Monday, January 16, 2017

When It's a No

Recently, I've been reading really great manuscripts.  

And passing on them.  

I realized I wanted to write about that this week after doing my potential client match quiz, in order to hopefully encourage people who have had a rough time with something they've gotten positive feedback on, because, sometimes even though I think a manuscript is great, I don't end up making an offer for the following reasons:
  1. I'm not 100% in love
  2. I am in love, but I know that there are already too many similar books out there
  3. I need something more polished and don't have the time to get it there myself (this is usually something that results in an R&R)
  4. I recognize that the manuscript is fantastic, but it's not my cup of tea (e.g. adult high fantasy, really angsty teen lit, and so on)
In regard to #3, a lot of the reasons I am being more selective than I was a few years ago is that my client list is starting to fill out and I just don't have as much time to work on revising as I used to.  I still love being involved in helping shape my clients' manuscripts and consider myself a hands-on agent, but, for instance, I used to send line edits each and every time I read a draft of something, whereas now I usually send detailed editorial letters with suggestions and examples.  I also have wonderful interns who help me out!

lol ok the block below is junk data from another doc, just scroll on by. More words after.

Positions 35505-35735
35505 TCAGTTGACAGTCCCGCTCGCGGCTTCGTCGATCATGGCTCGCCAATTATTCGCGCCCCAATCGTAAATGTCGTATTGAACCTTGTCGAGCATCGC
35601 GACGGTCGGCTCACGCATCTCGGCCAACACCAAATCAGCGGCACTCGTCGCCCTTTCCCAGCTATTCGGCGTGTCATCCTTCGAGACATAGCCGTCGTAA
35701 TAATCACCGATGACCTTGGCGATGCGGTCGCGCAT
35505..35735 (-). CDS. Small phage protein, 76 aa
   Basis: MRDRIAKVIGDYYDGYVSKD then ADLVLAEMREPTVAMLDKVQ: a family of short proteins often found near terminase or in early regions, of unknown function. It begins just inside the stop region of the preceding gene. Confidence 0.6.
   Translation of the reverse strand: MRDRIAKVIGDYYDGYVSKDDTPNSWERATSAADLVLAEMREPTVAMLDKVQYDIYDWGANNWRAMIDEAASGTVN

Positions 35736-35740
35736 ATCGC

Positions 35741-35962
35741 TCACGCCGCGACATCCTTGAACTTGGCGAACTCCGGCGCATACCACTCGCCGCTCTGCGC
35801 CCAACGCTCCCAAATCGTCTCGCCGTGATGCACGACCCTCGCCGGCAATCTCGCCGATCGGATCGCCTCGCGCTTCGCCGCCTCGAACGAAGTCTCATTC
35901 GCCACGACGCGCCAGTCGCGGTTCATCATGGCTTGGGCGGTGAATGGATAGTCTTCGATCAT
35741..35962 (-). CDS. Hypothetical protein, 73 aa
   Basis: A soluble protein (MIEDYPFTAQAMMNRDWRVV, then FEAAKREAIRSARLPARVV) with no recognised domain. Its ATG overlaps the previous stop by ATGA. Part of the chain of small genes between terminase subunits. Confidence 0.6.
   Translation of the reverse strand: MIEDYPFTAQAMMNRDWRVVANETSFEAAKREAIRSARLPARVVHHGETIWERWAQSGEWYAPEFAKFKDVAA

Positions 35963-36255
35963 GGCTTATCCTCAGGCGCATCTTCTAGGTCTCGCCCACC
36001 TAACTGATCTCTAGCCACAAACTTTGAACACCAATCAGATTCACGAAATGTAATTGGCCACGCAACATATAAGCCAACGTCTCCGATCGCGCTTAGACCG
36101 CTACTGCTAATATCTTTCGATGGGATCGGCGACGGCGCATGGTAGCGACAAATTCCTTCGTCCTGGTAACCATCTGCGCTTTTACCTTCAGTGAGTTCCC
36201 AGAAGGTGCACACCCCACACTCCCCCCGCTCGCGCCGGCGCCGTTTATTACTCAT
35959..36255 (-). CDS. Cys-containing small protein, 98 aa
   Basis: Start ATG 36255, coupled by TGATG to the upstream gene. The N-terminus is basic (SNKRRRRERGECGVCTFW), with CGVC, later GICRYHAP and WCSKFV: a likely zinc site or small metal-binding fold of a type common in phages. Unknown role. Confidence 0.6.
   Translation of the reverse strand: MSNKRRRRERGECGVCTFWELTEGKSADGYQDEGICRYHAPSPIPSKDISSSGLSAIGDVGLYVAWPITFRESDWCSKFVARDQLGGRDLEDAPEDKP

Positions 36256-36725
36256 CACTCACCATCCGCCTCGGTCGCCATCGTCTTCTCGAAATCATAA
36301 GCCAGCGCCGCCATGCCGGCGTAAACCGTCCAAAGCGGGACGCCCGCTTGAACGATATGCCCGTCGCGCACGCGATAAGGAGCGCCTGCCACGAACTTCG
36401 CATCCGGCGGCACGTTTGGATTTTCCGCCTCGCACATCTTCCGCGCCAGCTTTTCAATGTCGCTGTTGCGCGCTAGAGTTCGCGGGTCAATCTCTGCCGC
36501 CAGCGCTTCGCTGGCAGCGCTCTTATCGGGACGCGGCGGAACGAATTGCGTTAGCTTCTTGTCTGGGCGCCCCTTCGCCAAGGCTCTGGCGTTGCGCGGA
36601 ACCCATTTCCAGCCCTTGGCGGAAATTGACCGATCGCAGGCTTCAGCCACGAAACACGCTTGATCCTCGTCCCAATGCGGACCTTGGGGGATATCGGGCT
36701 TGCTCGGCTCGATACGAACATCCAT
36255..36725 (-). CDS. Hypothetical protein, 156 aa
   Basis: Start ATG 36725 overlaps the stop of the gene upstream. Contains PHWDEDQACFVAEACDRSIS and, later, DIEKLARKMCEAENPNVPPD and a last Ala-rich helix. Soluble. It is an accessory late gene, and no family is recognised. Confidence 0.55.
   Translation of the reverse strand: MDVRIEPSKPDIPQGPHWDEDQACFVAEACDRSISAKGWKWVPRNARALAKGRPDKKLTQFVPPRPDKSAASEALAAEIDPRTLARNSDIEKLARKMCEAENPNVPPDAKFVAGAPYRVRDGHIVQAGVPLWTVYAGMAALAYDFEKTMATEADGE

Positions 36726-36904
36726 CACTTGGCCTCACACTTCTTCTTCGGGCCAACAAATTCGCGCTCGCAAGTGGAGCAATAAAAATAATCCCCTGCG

Regardless, I know it's a bummer to told you have something worthy but still get a pass, which is why I wanted to write this post.  If this is something that has happened to you, you should know that you have the start of something with potential that you can work on and bring to the next level--either by pushing forward and continuing the submission process until you find the right agent, or looking critically at your manuscript (hopefully with helpful agenting feedback) and figure out what you need to do get your book over the edge into "super special" territory.

I almost always am willing to re-read projects like this or to look at other projects by the author once I have a memo in my brain that they are solid writers, so when you get feedback like that from me, don't write me off your list!  

Have you ever gotten a rejection from an agent that said your story was great but...?  Were their comments helpful?  What kind of feedback do you want to receive when you have a good project that just isn't getting an offer?

And Happy MLK Day, everyone!